Comms lessons everywhere you turn

This has been quite a week in the world of communications. Without having to strain very hard at all, we can identify four major stories with significant communications overtones and lessons.

This has been quite a week in the world of communications. Without having to strain very hard at all, we can identify four major stories with significant communications overtones and lessons.
 
GOP front runner Herman Cain is battling against numerous allegations of sexual misconduct. He has taken a defiant stance and his numbers remain decent. A CBS News poll released this morning shows him still leading his two chief rivals, Mitt Romney and Newt Gingrich. Moreover, 61% of Republican primary voters say the accusations won't impact their vote. Of course, that leaves 39% to account for, so this story will continue.
 
You will note one name that was unmentioned in the previous paragraph – Rick Perry. His abominable performance at Wednesday's debate, where he actually forgot the identity of one of the three government departments he proposed to do away with if he were to become President – will serve as a prime example of how to derail any political campaign. His subsequent attempts to laugh off the incident, including an appearance on The Late Show with David Letterman, were not amusing. One of the most nerve-wracking periods in this country's history is not the time for a White House aspirant to prove he can make fun of himself.
 
The world of sports is providing a pair of noteworthy stories as well. As of this writing, the NBA players have been presented a deal by the owners. It really is a take-it-or-leave-it scenario, but the owners are making sure the public knows of the concessions they have made in the proposed accord. Essentially, they have put the onus on the players to save the season. Accept the deal and games resume in mid-December. Reject it and who do you think fans will mostly blame? The owners side – and Commissioner David Stern, in particular – have taken control of the message. The ball literally is in the players' court right now.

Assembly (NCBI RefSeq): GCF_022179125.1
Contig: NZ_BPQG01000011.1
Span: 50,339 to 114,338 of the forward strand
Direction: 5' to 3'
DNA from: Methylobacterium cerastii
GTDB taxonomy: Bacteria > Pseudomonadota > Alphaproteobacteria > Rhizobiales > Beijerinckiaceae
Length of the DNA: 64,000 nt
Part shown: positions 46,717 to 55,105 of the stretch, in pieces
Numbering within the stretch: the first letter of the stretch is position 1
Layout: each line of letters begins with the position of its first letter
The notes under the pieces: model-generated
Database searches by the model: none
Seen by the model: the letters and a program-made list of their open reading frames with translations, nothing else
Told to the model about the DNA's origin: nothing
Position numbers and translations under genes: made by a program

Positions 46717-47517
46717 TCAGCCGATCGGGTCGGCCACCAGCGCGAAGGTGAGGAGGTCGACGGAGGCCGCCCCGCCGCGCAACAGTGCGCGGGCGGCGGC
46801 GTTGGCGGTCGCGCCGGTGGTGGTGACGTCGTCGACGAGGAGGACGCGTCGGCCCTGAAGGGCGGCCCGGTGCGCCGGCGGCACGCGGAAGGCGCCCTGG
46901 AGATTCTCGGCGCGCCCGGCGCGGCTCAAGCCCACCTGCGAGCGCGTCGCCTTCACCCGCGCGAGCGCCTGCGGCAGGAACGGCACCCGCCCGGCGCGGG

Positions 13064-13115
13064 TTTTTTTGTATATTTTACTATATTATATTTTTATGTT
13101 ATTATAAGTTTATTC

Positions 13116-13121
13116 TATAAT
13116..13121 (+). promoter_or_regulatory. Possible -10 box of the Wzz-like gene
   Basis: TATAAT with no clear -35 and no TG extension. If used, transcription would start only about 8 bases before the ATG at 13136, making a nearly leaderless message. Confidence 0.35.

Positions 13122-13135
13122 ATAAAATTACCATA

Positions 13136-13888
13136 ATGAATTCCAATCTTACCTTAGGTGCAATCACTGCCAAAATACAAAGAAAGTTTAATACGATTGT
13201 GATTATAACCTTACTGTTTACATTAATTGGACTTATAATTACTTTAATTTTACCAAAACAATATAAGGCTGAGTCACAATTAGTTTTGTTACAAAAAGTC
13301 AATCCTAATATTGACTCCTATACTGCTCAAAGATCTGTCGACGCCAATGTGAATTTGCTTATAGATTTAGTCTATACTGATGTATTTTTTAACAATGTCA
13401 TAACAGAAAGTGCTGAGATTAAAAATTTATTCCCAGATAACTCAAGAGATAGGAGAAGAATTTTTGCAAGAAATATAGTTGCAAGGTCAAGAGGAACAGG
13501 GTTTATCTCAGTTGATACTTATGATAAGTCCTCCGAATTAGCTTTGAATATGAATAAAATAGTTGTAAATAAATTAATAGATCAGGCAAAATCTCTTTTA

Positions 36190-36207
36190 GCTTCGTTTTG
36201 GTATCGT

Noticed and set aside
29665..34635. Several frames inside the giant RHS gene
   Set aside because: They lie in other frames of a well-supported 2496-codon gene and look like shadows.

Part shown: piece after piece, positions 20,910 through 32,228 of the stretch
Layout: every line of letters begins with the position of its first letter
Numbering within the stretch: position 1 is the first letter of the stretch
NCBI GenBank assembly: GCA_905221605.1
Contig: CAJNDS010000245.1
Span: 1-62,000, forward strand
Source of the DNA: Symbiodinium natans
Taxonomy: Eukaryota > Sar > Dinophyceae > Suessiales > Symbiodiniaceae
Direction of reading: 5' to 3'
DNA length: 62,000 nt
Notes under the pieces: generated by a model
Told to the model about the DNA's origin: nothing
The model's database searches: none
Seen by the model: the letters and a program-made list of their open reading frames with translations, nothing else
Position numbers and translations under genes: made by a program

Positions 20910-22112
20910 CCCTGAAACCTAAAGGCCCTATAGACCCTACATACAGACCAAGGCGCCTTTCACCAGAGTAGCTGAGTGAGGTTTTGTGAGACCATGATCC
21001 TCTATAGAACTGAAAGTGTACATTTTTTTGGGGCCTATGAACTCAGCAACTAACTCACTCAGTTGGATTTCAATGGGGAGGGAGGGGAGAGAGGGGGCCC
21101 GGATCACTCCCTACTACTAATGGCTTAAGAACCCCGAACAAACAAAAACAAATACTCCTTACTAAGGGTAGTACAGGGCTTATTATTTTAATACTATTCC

Perhaps the biggest story of the week is emanating from Penn State University. The allegations of gross sexual deviance perpetrated against young boys on the part of an ex-coach and the failure of many people in authority to act accordingly has put a stain on the school that will last a long time. In hopes of acting quickly and decisively, the school's board of trustees immediately fired legendary coach Joe Paterno for his failure to contact the police upon hearing of a specific incident. That move has been met by equal parts joy and disdain. Cars.com, it was reported this morning, has pulled its sponsorship of tomorrow's Penn State-Nebraska game. If there ever is a no-win situation, Penn State – which before this week had, over decades, built one of the best reputations in the nation only to see it crumble in a matter of hours – finds itself in one now.
 

Four very different crises, but all of them offer fascinating case studies in communications tactics. And each of these four stories is still to be written. We'll certainly be keeping a close eye.

Gideon Fidelzeid is the managing editor of PRWeek. Reach him at gideon.fidelzeid@prweek.com.

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